We spend two nights at Sutter, Amy nursing herself and the baby. Wednesday morning we come home, but Amy's not well; her neck is sore and she develops a spinal headache (which started right after birth actually). We sleep off and on. The baby feeds, sleeps, poops and pees. We become semi-pros at changing diapers within 24 hours. Friday afternoon we head back to Sutter so the anesthesiologist can give Amy a blood patch in order to quell the headache.


While Beatrice and I are waiting for Amy, I change her twice and her crying is minimal. She's such a good baby. I hold her gingerly, watching her gaze out the window at the world beyond us, a lifetime of possibility before her. My heart is full and I thank God for my Amy and my B.


Now we're home and Amy is better and Baby is sleeping sound.


Thank you all for your thoughts and prayers. Now we know why we called it plan B.

Sunday, September 21, 2008

Daddy K and Mama A are overdue and know it; we’re all good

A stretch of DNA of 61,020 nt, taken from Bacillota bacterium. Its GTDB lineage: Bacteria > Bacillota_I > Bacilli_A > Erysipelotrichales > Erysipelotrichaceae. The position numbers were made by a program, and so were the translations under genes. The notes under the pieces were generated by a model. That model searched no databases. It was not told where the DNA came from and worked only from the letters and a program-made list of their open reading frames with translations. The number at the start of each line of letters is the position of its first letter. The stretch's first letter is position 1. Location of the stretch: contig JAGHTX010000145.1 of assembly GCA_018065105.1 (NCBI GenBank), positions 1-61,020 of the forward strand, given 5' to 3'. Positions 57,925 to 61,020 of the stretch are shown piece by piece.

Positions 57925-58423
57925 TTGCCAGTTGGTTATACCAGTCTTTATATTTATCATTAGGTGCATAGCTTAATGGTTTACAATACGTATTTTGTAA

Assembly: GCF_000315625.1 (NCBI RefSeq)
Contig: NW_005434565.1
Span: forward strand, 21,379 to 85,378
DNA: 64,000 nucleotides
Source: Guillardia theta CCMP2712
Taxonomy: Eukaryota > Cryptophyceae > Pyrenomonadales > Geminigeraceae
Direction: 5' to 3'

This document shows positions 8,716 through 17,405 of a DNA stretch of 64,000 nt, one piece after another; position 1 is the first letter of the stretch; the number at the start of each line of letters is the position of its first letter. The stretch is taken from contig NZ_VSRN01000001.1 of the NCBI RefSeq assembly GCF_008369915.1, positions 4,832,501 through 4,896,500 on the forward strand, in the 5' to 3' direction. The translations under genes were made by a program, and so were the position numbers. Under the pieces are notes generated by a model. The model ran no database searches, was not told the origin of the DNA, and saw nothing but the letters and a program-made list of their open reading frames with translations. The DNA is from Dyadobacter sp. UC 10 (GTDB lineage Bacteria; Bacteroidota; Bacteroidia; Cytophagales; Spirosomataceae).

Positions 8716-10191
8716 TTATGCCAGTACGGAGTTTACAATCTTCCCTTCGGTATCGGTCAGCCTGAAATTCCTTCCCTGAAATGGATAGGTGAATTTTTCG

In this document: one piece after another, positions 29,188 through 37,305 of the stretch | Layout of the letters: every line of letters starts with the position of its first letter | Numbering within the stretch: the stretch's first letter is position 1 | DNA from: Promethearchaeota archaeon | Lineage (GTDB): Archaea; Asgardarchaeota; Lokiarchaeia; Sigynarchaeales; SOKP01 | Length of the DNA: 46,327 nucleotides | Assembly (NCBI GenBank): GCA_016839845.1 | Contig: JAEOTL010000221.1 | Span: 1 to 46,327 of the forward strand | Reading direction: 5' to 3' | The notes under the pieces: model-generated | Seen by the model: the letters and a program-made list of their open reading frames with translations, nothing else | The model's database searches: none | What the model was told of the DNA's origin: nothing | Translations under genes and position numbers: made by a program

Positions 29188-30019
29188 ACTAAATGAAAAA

It's mostly my fault, feeding the Baby B hype and due date and the 0-60 mama and daddy transformation. The fact of the matter is: most babies don't come on their due date. For those of you who have experienced this (in our mother's generation it was not uncommon to deliver at 42 or even 43 weeks), you understand frustration and disappointment and the emotional toll it takes.


Family and friends have the best intentions and share their concern, but that can also add to the level of frustration – especially when there's nothing wrong with us or the baby at this point. It's just late.


In fact, of the 95 percent who don't arrive on time, 7 out of 10 are overdue. And the baby isn't considered overdue until two weeks – not one day or week – two weeks. And only then do you consider options for inducing if there are medical issues, because there is evidence that some babies are at risk after this stage due to a gradual decrease in the supply of nutrients from the placenta.


We have a plan B if we get to that point. We've had a plan B since the beginning (wink). We, including our midwife, didn't just fall off the turnip truck (well, maybe I did, but that's not the point).


Here are some great tips for overdue parents from the Mayo Clinic:


Hang in there. You're in the homestretch! Whether your health care provider suggests a wait-and-see approach or schedules an induction, do your best to enjoy the rest of your pregnancy.